Jeez that kind of thinking is the same kind of thinking some used to send disabled people to death camps...
It is not wrong, it just means that valid research that does not generate enough amount of profits is not being done, or if it is it is mostly a PR campaign kind of thing. Things like reducing famine or prosthetics for the disabled.
The problem is that those companies are profit-driven, that means that only profit generating research is done at them. And even so it is mostly short-term focused.
Say you have a webpage that uses a template engine and server-side code exclusively and you want to add a small little functionality that needs ajax to avoid a page reload, that is okay to use jQuery. If some other part of your application depends on that ajax to do something else now you are starting to get confusing code, keep doing it and you will be in the crazy zone really quick.
jQuery is being used more for creating custom UI components for DOM manipulation, these components are usually well (at least as well as the DOM allows) encapsulated so no jQuery leaks out of the component. Doing AJAX through jQuery these days is only acceptable in small stand-alone pieces of your application.
I agree, but just adding to the above:
Backbone is falling out of fashion, new stuff is not being built in it, but there are a lot of stuff that is not going to get ported to other frameworks anytime soon. Angular is currently hot but with angular2 getting popular it might not be such a good idea (while learning angular2 will not give get you any jobs, at least not yet). ReactJS and Ember are currently the best bets in my opinion.
Look you can learn the responsive part of bootstrap in one day, it is just some CSS classes you use, but you need to know at least one of the languages that compile to CSS, be it LESS, SASS or Stylus (SASS is more popular, but Stylus is supposedly the new best thing, LESS is simpler)
I would focus on learning NodeJS and/or a MVC front-end framework (backbone, angular, ember...), but there is this new framework that runs on top of Node called Meteor but no Node knowledge is required to use it. Meteor is supposedly the new best thing to use and it is a more complete solution (it is full stack, it covers the database, front-end and backend) so it might be easier to pick up, but the jobs for it right now are not as in demand because it is so new.
Also coffeescript it currently in demand, typescript (because of angular2) and ECMAJS6 will soon be as well. You usually don't need to know these, but it will look better in a CV because it means you care more about your code looking better.
Also, personally I like Gulp more than Grunt. If your aim is to find a job you need to know the basics of at least one so you do not sound like someone who uses their IDE compile button. Also it helps that you need to make a proper build process to get the LESS/SASS/Stylus/Coffeescript compiled.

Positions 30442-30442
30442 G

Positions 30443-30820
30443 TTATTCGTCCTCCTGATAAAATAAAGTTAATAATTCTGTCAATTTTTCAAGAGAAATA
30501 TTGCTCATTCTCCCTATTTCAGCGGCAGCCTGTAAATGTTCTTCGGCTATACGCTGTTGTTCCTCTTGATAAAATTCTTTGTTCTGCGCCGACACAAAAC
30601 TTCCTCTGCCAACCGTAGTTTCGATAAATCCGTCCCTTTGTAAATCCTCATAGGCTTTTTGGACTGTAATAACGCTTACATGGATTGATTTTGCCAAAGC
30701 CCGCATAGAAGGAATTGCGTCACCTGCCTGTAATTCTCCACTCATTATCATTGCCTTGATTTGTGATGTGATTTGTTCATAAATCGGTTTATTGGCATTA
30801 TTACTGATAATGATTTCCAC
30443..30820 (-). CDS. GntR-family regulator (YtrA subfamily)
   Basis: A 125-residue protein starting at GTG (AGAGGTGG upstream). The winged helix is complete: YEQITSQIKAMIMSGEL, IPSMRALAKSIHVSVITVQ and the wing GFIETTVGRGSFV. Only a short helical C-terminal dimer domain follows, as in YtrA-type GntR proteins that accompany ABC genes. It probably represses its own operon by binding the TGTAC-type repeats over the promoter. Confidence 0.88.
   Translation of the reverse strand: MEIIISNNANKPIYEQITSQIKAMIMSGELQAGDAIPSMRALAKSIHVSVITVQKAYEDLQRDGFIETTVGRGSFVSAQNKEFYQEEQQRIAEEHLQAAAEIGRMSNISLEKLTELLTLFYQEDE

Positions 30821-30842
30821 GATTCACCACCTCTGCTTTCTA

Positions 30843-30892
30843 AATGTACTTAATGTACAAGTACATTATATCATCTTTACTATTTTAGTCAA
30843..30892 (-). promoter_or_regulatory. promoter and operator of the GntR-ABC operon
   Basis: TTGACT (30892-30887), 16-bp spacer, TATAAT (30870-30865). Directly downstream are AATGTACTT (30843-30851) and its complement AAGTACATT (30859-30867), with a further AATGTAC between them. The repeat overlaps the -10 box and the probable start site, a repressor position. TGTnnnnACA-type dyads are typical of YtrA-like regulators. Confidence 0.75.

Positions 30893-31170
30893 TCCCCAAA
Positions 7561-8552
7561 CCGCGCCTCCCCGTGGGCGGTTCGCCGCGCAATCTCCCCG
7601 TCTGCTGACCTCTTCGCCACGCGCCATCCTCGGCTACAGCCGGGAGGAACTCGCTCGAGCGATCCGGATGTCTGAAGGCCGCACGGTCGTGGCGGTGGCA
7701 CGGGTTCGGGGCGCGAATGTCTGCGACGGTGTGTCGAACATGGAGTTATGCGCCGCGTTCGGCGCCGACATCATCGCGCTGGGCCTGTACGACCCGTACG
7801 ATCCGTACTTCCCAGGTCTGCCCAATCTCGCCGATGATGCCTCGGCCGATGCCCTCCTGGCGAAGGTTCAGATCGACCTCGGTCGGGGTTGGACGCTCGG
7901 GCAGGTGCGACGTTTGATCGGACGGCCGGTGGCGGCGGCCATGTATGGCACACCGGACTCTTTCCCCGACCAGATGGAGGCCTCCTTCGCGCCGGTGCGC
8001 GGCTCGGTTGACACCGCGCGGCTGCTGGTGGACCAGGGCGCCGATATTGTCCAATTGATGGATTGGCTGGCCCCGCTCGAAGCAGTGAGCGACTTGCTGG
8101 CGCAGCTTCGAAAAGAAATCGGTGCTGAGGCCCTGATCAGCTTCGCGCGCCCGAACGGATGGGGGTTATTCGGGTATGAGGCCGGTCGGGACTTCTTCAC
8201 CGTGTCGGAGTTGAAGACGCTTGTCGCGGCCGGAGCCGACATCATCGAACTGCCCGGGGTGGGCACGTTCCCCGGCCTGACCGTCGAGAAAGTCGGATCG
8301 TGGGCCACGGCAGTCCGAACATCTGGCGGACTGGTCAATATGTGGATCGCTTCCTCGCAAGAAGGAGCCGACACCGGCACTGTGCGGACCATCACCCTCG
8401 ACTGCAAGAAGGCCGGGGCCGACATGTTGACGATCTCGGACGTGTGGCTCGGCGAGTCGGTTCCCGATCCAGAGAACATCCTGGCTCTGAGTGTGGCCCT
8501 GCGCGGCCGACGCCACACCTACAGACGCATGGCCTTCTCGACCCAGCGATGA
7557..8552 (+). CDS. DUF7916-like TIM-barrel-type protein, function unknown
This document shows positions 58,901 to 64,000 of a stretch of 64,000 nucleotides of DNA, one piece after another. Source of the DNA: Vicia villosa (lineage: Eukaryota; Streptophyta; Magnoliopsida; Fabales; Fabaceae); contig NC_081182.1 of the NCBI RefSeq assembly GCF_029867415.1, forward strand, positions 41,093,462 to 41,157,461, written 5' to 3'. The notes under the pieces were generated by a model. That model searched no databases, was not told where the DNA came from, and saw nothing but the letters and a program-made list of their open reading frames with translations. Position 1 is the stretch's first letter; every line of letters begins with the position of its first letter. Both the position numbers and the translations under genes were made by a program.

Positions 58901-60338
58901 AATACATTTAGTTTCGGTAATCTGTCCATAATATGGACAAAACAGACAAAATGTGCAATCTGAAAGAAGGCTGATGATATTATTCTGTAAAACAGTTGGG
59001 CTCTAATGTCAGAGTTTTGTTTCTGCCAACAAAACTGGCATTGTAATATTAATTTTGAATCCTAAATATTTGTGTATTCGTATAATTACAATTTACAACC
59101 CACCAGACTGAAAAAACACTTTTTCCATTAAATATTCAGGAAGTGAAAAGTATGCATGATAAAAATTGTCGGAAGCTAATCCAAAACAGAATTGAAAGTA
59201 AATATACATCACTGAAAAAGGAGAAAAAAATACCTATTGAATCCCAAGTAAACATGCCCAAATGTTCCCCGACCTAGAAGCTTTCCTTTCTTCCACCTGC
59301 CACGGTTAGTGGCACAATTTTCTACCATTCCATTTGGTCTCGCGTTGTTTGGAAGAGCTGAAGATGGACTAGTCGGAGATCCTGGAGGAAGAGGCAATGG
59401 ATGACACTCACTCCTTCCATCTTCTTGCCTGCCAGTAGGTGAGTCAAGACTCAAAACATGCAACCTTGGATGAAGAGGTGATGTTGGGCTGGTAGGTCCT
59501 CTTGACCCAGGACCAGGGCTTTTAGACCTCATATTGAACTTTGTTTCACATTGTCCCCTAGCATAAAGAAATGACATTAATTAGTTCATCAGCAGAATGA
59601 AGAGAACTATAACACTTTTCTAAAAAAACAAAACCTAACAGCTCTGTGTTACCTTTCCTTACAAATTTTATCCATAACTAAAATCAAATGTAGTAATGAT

Well, this implicit functionality is rather useful, that is why you see libraries like Apache IOUtils (like IOUtils.reafLine()) that bring some of that magic back. But the fact that you can go to the lower level is a good thing, I just wish the Java designers had these kind of utilities backed into the core of the language.
I think he means circular reference ( http://en.wikipedia.org/wiki/C... )
Probably not very soon, but you might start seeing it for people with knee problems in our lifetime.
To many people a glowing apple on the front would classify as a "compelling feature".
But honestly if they made a TV with a decent remote control (maybe touchscreen?) that alone would make me consider buying one (I have not owned any apple devices ever).
PuTTY also runs in linux, if you are doing a simple SSH access you can do it in any terminal easily, but PuTTY also does a lot of stuff that you need to be a command-line specialist to be able to do by hand. Plus it saves your configurations for later uses.
Personally I always do tunneling through PuTTY
But when I see years of experience in a job posting it usually is like this:
Which is sensible, even though rust might be only a couple of years old when you want a senior dev you want one that has been dealing with these kinds of problems for many years, even if most of those years were not in the right language. So expect a rust ad to say:
10 years with a low-level programming language (Rust/C/C++/Assembly), bonus points if experienced with Rust.
Well if it ran Emacs it would be able to do anything anyone could possibly want.
Your documents will lose formating when the files are converted, if you want users to be able to download the files in any format you should just store the files in the way that the user uploaded them and convert directly. Create a metadata plain text version for search, maybe a visualization version so that the user be able to see the files inside your application, in this visualization version you should just use the easiest method.
Of course this depends heavily on your requirements.
The real problem are the clients, many only want the complete solution and they want to know exactly when it is going to be delivered and how much it is going to cost. I have seen way too many projects that had these kind requirements to be shoehorned into the agile methodology only to stupidly fail after some months.
If you project has to be done in 6 months and has to deliver everything that the client requested agile simply does not work.